When I’m in the United States (as I am now) I spend an awful lot of time dealing with basements and storage facilities. Like this one, for example:
A few of these boxes contain personal photos, yearbooks and old paperbacks, some of them contain tools and supplies that haven’t made the crossing to my home in the UK. The rest? My Big Jump Press archive. I have always found it difficult to part with the debris field that is the inevitable by-product of printing a book, especially during my time as a grad student at the University of Alabama. Each of these well-used Big Jump boxes looks something like this:
I always visit them when I come home, usually with the intention of separating the wheat from the chaff. But when I look inside, I freeze, unable to decide what should stay and what should go. In fact, I can’t bear even to think about it, so instead let’s postpone all those tough decisions and take a look at some book flotsam. Picking a box at random yields the history of this book, The Index, from 2006:
Of course I’ve got the mockups. Only a maniac would throw those away.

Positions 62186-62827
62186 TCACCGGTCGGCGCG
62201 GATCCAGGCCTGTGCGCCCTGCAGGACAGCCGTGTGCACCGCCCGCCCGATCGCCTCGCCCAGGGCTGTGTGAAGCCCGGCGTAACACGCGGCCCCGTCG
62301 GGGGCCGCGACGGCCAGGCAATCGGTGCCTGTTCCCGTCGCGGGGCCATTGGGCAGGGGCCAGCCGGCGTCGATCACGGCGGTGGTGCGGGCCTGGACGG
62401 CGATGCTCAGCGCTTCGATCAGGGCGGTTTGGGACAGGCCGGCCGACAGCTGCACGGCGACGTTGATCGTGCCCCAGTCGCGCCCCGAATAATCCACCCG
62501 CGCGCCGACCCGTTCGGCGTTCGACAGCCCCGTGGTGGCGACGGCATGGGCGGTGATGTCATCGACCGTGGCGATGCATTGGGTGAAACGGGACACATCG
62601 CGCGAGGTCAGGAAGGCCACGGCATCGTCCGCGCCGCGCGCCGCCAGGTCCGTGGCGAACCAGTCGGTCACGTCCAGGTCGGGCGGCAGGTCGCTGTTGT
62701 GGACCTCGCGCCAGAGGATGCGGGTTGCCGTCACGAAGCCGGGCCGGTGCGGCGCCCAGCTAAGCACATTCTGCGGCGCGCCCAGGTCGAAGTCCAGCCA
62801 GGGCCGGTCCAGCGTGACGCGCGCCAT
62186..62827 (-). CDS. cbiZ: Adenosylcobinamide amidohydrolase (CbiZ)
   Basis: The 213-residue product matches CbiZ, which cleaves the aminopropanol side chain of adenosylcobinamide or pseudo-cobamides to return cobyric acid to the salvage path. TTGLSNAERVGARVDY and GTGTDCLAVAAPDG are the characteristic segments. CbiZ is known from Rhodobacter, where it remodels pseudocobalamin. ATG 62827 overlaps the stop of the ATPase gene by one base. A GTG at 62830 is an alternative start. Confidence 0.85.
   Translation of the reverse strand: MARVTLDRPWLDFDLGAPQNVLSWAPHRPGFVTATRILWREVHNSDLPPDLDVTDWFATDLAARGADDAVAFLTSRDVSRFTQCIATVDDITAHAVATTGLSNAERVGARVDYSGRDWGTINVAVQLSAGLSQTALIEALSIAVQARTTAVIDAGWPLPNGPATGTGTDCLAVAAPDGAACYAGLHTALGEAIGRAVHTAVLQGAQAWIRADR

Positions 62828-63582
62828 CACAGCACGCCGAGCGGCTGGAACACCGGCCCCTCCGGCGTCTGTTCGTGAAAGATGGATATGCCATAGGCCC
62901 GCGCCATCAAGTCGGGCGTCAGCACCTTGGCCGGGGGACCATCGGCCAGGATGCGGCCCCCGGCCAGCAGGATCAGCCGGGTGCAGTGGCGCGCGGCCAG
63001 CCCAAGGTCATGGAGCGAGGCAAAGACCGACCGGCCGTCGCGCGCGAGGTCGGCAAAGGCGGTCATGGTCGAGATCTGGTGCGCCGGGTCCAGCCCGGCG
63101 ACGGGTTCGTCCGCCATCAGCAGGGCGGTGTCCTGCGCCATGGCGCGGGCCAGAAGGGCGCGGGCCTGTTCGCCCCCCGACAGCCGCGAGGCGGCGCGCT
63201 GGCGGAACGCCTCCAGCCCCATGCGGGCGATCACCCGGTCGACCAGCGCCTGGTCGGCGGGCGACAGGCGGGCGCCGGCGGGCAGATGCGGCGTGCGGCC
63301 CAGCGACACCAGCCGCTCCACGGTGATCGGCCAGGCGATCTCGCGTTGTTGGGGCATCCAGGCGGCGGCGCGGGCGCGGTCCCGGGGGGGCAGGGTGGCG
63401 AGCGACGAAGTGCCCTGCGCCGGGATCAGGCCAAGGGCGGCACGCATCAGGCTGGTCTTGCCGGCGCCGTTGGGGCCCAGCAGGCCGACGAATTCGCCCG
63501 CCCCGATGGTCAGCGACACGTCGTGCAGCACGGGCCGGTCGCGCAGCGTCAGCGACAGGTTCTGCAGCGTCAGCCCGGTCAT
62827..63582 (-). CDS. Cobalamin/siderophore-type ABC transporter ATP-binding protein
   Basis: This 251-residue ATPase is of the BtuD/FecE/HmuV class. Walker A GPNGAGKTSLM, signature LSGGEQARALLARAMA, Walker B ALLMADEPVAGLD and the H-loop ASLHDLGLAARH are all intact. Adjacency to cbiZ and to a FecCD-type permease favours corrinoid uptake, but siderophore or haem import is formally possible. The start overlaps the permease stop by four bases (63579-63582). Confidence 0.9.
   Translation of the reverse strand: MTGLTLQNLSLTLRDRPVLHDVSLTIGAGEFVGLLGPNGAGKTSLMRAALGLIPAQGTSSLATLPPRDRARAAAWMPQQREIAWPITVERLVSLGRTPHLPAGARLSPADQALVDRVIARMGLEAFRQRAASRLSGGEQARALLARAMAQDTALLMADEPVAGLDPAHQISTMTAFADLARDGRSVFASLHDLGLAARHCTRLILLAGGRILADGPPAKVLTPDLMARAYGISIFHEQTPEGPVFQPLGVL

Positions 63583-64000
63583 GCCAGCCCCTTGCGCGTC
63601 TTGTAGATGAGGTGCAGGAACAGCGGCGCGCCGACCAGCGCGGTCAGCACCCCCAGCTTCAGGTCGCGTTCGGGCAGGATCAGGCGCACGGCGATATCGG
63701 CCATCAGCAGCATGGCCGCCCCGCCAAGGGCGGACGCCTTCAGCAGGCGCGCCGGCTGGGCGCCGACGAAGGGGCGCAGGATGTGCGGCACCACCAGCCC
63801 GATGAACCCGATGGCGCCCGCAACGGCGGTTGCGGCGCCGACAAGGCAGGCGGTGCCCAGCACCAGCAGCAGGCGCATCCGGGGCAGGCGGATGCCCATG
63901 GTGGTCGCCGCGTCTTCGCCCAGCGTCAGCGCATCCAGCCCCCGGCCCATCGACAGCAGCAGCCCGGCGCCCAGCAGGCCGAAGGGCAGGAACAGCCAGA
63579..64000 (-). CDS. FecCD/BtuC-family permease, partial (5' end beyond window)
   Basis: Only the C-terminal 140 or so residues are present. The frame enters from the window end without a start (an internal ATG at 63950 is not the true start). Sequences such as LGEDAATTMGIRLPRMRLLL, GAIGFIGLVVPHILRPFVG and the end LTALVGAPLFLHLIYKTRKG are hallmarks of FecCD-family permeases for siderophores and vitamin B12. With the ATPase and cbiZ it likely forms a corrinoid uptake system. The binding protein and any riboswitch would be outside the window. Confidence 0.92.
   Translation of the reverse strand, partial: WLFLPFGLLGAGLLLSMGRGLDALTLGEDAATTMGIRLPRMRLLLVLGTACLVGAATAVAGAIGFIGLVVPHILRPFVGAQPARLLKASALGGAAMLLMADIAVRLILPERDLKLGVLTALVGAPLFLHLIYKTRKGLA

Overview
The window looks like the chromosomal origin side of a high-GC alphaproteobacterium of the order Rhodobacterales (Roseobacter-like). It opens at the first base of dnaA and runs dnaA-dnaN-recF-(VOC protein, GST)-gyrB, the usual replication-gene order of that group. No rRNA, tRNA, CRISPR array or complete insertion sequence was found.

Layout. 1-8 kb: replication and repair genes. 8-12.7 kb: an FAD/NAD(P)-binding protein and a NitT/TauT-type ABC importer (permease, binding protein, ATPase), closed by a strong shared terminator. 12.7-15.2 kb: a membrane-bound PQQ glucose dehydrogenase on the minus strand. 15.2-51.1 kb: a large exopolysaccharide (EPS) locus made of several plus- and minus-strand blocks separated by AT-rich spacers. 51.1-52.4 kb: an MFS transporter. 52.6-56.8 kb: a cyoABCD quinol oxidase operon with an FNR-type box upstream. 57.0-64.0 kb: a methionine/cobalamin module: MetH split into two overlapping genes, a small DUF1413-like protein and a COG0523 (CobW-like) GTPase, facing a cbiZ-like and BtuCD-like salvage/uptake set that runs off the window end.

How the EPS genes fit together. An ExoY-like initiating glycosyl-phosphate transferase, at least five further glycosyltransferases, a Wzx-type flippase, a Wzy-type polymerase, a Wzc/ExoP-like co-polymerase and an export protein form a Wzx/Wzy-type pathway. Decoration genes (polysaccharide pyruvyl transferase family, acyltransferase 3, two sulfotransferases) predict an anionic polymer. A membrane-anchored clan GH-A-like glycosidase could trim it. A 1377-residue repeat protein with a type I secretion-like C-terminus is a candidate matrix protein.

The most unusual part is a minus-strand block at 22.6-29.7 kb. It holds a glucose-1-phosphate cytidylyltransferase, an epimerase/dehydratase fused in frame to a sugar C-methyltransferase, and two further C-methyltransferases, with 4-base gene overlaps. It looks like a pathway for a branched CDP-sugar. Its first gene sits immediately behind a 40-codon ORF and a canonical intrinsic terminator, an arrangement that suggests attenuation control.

But these boxes are HEAVY and mockups are just the beginning. You’ll also find early notes for other skeleton projects,
notebooks full of structural plotting and planning,
xeroxes of Pantone books and notes on color choices,
newsprint sketches held together with scotch tape,
refined drawings on mohawk paper,
and even the lino blocks.
What do I save? What has value and what does not? It all takes up so much space, and these days every inch of space I take up in Delaware belongs to someone else. And it is clear to me that the moment I part with my last box, the moment my last tool or beloved and heavy art book makes the trip over the Atlantic, is likely to be the day that I move back to the US and start the whole process all over again. I’m rolling the rock up the hill, everyone. I’ll keep it all. I always keep it all.